The Last Days of the Warsaw Ghetto:
A Survivor's Account of a Heroic Chapter in Jewish History
The Ghetto was burning. For days and nights it flamed, and the fire consumed house after house, entire streets. Columns of smoke rose, sparks flew, and the sky reflected a red, frightening glow. Nearby, on the other side of the wall, citizens of the capital strolled, played, and enjoyed themselves. They knew that “the Jews were burning.” The wind blew smoke and soot from the burning ruins in their direction. Sparks scattered and now and then a house outside the Ghetto would catch fire. But these fires were immediately extinguished. Only in the Ghetto no one hastened to put out the flames, to come to the rescue. Everything was burning and there was no one to halt the blaze.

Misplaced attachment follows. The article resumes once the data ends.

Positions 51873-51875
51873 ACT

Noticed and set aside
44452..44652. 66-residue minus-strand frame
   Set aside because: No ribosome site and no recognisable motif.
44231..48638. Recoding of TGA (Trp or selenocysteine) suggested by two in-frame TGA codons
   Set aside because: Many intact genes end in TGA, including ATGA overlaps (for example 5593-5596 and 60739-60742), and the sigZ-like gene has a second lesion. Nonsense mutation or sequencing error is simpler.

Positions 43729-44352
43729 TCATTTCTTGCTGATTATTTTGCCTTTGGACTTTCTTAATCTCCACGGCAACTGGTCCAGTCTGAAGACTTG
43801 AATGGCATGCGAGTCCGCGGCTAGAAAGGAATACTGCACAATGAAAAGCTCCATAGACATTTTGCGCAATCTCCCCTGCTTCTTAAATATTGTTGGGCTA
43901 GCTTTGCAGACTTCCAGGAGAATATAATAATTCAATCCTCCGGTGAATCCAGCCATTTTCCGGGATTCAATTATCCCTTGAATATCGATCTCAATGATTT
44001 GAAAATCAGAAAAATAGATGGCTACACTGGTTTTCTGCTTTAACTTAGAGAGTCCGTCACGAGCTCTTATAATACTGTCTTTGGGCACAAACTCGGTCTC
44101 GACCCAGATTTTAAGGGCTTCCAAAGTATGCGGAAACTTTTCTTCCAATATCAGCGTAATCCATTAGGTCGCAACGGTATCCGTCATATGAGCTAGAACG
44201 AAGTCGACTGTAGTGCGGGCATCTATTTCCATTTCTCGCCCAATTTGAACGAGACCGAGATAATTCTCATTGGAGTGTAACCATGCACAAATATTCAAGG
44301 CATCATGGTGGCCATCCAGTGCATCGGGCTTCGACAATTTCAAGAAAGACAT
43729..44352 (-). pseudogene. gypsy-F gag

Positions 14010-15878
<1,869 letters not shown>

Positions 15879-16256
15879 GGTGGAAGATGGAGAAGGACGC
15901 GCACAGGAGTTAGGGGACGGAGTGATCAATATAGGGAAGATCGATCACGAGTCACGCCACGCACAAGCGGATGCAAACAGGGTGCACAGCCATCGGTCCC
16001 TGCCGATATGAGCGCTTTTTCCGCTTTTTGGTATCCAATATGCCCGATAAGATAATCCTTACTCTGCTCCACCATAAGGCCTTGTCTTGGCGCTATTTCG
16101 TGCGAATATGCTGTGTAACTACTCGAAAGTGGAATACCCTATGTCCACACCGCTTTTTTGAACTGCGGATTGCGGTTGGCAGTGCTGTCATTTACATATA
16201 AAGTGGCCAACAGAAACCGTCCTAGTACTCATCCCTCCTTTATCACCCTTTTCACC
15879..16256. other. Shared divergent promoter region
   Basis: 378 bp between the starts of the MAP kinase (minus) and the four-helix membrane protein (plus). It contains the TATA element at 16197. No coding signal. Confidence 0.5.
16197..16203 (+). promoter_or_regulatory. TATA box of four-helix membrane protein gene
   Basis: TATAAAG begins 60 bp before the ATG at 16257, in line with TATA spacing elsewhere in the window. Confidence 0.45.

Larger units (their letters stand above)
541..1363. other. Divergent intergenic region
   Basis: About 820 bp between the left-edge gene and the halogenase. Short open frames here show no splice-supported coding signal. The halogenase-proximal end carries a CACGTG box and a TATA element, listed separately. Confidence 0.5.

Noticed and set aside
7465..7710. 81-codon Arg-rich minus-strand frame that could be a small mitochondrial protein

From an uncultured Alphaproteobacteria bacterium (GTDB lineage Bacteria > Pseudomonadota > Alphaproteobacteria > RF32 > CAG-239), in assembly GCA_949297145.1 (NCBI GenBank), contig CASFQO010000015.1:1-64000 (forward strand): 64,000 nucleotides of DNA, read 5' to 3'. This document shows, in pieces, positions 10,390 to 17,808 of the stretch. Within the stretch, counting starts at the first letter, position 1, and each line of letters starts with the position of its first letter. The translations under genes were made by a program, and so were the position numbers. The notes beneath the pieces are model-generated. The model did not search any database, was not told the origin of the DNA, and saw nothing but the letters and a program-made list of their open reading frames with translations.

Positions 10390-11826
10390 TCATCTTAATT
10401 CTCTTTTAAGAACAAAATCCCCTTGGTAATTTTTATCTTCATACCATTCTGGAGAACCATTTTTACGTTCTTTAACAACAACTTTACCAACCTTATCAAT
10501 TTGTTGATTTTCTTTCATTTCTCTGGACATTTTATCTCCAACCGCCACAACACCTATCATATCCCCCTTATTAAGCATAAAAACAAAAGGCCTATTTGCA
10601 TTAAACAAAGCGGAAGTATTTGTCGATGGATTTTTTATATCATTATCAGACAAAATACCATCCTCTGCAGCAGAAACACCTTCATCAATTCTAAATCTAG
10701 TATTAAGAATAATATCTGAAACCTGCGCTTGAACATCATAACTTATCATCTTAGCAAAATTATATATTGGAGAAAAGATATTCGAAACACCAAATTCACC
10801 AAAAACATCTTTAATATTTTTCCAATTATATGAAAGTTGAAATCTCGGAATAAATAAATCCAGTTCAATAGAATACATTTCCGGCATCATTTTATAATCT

This was the Ghetto of the largest Jewish community that had ever existed in Europe. Within its walls the last remaining Jews, still numbering tens of thousands, were trapped. Some days before, in April 1943, the Germans had planned to kill this remnant, to send it in death cars to Oswiecim and Belsitz, as they had previously sent hundreds of thousands without opposition. But this time they met with an unexpected situation. Units of the “Fighting Jewish Organization” manned the street coiners and the ruins, planting land mines and hurling grenades into the files of German troops. Taken by surprise, the Germans retreated. They attacked the next day and the next, but each time they met with resistance. After ten days of battle, the Germans did not dare to enter the Ghetto.
About the Author